It’s official! Governor Kemp has signed a bill to keep Georgia on daylight saving time (DST) permanently – pending federal approval. No more springing forward or falling back. And, now you don’t have to worry about being an hour early or late after the time changes!! The bill received bipartisan support to eliminate the need to change clocks twice a year.
GREAT NEWS — The Senate on Tuesday (March 15, 2022) approved a proposal to make daylight saving time permanent, which if passed in the House and signed by President Biden, means Americans won’t have to set their clocks back an hour and lose an hour of afternoon daylight in the fall and winter.
Sponsors of the bill believe DST keeps people safer, saying that it promotes a safer lifestyle overall. Longer daylight hours make driving safer which means lower car accident rates and less risk of pedestrians being hit. Daylight hours are also safer for those spending time in the evening jogging, walking the dog or playing outside due to increased visibility and lower criminal activity.
Senate bill sponsor Ben Waton, R-Savannah, said studies show an increase in heart attacks and judges imposing harsher criminal sentences just after time changes. “You don’t need me here to tell you your sleep patterns are disrupted for two weeks in spring and fall,” Watson said.
A possible downfall? This change could mean that at certain times of year there is a two-hour difference with neighboring Alabama –if the state remained on Central Time. This will be super awkward for Georgians living near the border, where driving a few miles will mean a two hour time difference.
Georgia is not the first state to make this change. Statistics from the National Conference of State Legislatures show that 15 states have enacted legislation in the last four years to provide for year-round daylight saving time. And, Hawaii and most of Arizona stay on standard time all year.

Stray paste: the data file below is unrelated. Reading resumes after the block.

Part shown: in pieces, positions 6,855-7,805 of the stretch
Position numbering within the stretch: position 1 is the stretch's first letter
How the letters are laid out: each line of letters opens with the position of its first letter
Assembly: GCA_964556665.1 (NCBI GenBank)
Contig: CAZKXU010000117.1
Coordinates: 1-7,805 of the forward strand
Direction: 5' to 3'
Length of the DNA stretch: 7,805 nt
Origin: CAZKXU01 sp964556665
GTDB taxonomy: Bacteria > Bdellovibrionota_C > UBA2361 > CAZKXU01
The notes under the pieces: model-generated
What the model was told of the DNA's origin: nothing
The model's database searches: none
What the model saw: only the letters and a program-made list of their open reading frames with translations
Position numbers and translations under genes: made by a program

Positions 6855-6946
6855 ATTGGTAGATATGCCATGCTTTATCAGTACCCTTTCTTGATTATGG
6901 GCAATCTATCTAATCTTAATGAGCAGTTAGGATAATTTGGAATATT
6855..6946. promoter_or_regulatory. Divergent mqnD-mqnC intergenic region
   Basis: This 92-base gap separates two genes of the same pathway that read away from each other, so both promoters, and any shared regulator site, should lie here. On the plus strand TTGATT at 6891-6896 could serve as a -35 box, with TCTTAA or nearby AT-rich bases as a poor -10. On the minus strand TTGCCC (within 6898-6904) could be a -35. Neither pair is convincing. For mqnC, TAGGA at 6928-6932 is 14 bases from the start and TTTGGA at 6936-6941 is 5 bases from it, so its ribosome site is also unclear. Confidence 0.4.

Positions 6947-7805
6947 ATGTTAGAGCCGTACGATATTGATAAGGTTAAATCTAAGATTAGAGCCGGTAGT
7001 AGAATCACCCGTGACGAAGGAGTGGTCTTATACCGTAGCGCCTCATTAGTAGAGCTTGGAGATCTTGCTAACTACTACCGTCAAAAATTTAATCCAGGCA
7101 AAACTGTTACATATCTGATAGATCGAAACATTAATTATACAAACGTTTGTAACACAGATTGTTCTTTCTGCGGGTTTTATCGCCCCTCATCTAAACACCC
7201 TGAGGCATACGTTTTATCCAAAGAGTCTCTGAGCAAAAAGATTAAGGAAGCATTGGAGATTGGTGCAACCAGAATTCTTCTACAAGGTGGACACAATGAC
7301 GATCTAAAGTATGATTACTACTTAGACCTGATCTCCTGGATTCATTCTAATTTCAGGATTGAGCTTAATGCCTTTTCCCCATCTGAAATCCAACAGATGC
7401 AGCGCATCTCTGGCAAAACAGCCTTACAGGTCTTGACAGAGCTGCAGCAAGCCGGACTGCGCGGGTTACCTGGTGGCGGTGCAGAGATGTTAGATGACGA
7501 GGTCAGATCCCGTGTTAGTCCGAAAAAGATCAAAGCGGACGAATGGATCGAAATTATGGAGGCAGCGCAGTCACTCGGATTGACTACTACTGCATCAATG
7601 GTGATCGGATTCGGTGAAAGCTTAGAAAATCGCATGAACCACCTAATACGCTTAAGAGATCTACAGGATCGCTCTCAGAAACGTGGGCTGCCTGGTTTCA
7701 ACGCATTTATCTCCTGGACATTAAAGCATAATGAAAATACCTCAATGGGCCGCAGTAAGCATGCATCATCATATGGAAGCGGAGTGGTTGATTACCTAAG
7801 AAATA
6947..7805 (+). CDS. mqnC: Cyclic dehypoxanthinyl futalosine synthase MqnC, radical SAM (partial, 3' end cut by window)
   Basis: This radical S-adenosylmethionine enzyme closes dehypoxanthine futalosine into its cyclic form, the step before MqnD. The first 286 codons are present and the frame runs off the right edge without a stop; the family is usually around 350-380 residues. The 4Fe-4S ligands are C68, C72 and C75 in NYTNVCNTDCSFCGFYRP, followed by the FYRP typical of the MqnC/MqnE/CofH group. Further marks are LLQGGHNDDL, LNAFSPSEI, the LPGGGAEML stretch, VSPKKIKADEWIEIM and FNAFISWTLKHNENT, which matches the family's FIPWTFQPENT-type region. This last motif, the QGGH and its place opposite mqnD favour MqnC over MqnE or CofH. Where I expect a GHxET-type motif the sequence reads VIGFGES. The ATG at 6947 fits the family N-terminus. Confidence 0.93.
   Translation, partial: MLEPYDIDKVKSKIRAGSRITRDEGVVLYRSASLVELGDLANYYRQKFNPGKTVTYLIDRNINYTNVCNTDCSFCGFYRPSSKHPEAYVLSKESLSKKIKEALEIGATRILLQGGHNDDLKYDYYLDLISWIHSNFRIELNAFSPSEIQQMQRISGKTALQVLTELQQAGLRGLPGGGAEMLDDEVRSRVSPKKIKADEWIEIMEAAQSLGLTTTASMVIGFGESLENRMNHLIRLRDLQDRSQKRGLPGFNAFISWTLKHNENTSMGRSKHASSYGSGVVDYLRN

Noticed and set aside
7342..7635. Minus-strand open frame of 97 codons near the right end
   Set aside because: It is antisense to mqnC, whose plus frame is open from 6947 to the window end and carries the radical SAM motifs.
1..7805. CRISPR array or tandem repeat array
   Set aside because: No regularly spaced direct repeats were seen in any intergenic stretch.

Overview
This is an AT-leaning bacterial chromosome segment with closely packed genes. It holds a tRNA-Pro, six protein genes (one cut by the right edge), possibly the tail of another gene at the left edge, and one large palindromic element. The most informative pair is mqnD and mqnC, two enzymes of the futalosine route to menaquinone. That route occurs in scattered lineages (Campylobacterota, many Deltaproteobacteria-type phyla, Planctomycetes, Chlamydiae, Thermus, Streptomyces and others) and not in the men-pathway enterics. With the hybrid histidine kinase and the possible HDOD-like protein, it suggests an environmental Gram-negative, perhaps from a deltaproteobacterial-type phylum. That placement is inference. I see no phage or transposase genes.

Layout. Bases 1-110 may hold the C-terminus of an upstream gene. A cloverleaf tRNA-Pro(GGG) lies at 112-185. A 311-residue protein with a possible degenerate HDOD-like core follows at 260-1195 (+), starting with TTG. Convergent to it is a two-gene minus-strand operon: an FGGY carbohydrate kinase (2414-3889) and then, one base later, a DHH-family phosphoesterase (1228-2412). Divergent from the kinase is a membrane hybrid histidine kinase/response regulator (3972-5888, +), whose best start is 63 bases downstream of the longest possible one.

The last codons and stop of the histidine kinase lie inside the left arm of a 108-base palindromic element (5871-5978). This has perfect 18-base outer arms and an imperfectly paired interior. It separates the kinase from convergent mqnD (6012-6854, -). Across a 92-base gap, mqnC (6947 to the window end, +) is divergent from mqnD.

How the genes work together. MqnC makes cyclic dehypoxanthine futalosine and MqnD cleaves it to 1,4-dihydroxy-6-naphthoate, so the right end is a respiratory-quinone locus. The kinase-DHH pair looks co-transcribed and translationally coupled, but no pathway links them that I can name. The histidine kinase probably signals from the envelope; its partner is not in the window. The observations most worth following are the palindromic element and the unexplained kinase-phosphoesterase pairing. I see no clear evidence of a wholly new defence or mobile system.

What does this mean?
Good question! While Kemp’s signing could lead to the end of the changing the clocks, an act of Congress is required to allow the change due to federal law. As of 2021, Congress has not acted on allowing the change. A decision to change the DST requires the legislation to go to Congress for approval, while a change to standard time would not. At the moment, Congress is not making time change approvals a high priority. This means Georgians should continue to expect to set their clocks back and forth a bit longer.
What is Daylight Savings Time?
Daylight Saving Time (DTS) is a seasonal time change where clocks set forward one hour from standard time in the spring and then back again in the fall. This time change method was put in place to make better use of daylight hours, but it has been controversial ever since it began.
Several states have already voted on new time changes that have gone on to Congress for approval. Arizona and Hawaii have both switched to standard time while California, Oregon, Washington, Utah and Maine have chosen to observe DST year-round. Of course, this decision doesn’t come without several mixed opinions.
The biggest concern regarding DST is the effects on health and safety. Toggling the clocks back and forth may not seem like a big deal, but that one hour change from standard to daylight saving can make a huge difference. Disruptions in a person’s circadian rhythm can have serious impacts on their health and well-being. Studies have even shown a significant increase in health issues like heart attacks and strokes, as well as car accidents and other injuries, occur more frequently the week after switching times due to short-term sleep deprivation.
Despite the cons against keeping DST, the majority of Georgians wish to continue observing it. Many legislators are concerned about how the local economy would be affected if the state switched from DST considering more daylight hours means more people staying out later and increasing sales for businesses.
Let us know in the comments what you think about the time change?